Reuters – The Egyptian pound weakened at a foreign exchange auction on Monday, sliding for the third time in a row at the central bank’s regular dollar sale as it continued to trade weaker on the black market.
The central bank sold $38.6 million to banks at Monday’s auction, with a cutoff price of 6.9075 pounds to the dollar, weaker than the 6.8972 at the previous sale on Thursday. It had offered up to $40 million.
“The central bank is having to bend policy a little given the general market constraints,” said Angus Blair, chairman of business and economic forecasting think-tank Signet.
“It is paying off capital to the oil companies, and it knows what its commitments are in 2014, and while it knows Egypt can expect more help from the GCC (Gulf Cooperation Council states), this is not an infinite amount. I think the market should expect further weakness in the Egyptian pound.”
Last week, the pound weakened against the dollar for the first time since July, when the army removed Islamist President Mohamed Morsi after mass protests against his rule.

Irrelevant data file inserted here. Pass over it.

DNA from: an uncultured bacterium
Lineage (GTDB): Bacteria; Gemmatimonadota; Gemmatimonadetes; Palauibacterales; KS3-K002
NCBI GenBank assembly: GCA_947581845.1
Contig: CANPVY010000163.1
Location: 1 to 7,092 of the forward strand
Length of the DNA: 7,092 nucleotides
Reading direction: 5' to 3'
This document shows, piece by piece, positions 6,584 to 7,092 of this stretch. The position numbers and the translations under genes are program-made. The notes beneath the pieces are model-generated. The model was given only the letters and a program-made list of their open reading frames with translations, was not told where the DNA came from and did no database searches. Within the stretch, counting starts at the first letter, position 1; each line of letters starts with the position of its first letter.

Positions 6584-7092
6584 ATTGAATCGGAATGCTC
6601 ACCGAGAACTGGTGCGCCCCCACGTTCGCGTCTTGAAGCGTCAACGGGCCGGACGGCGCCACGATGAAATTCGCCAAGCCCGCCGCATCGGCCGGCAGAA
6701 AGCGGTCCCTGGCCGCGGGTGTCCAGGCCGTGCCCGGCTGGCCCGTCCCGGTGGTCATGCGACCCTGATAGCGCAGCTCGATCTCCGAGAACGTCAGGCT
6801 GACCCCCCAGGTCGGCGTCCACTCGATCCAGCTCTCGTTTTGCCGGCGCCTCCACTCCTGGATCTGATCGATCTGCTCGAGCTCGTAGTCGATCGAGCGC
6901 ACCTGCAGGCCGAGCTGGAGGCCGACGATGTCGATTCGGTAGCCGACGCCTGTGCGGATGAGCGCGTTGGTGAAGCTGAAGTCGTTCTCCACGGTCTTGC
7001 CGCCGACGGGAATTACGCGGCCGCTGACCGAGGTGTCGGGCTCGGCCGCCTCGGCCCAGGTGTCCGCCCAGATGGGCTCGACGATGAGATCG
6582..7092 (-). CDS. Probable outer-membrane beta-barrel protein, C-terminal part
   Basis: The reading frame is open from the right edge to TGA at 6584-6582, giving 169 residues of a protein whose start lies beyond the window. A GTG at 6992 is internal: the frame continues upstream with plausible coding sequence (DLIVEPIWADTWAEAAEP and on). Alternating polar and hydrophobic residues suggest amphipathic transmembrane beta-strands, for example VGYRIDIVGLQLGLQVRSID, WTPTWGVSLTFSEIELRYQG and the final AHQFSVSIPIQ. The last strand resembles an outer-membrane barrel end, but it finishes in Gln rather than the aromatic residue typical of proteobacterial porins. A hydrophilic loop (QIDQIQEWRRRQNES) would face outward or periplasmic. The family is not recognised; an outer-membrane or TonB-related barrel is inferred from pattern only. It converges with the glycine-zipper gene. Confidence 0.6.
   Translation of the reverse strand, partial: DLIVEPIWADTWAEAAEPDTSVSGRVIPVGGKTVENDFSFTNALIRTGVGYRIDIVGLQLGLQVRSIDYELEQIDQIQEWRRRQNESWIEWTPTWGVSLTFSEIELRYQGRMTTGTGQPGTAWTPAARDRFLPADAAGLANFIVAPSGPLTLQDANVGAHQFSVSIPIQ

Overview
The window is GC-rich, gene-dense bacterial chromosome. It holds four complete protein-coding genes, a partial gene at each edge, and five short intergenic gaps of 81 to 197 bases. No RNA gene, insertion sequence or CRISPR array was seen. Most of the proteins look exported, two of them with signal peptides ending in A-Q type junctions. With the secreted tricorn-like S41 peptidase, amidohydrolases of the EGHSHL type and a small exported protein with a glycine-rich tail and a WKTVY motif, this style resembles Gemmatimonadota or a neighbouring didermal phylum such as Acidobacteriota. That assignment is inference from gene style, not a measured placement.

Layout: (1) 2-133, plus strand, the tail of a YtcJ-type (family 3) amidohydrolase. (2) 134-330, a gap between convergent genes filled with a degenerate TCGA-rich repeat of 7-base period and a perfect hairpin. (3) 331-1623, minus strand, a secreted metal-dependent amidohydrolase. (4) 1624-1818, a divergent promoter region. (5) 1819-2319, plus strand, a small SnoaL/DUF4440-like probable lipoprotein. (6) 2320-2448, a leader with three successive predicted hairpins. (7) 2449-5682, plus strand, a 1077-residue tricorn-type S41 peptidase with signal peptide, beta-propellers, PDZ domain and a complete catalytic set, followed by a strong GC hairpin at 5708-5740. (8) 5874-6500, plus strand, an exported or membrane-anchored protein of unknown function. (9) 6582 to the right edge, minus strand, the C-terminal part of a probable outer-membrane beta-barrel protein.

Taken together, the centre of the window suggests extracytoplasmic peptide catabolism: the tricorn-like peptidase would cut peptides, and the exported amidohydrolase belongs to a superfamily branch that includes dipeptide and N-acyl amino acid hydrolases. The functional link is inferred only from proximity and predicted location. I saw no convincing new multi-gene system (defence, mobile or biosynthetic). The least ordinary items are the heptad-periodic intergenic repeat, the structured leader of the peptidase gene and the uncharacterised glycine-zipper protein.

On the black market, a market participant said the dollar was offered for 7.45 pounds in comparison to 7.42 pounds in the black market on Thursday.
The central bank introduced dollar currency sales a year ago to help counter a run on the pound. It has burned through at least $20 billion – or roughly half its reserves – supporting the currency since Egypt’s 2011 revolution, which cut into tourism revenues and foreign investment.
The central bank has limited Egyptians from transferring more than a cumulative $100,000 out of the country since the 2011 uprising unless they can demonstrate a pressing need for the funds. In January, this limit will be raised by another $100,000, Central Bank governor Hisham Ramez said this month.
Depositors at banks can only withdraw a maximum of $10,000 in foreign currency per day under central bank rules, but in practice many banks restrict such withdrawals to much less and demand documents to show why the client needs the funds.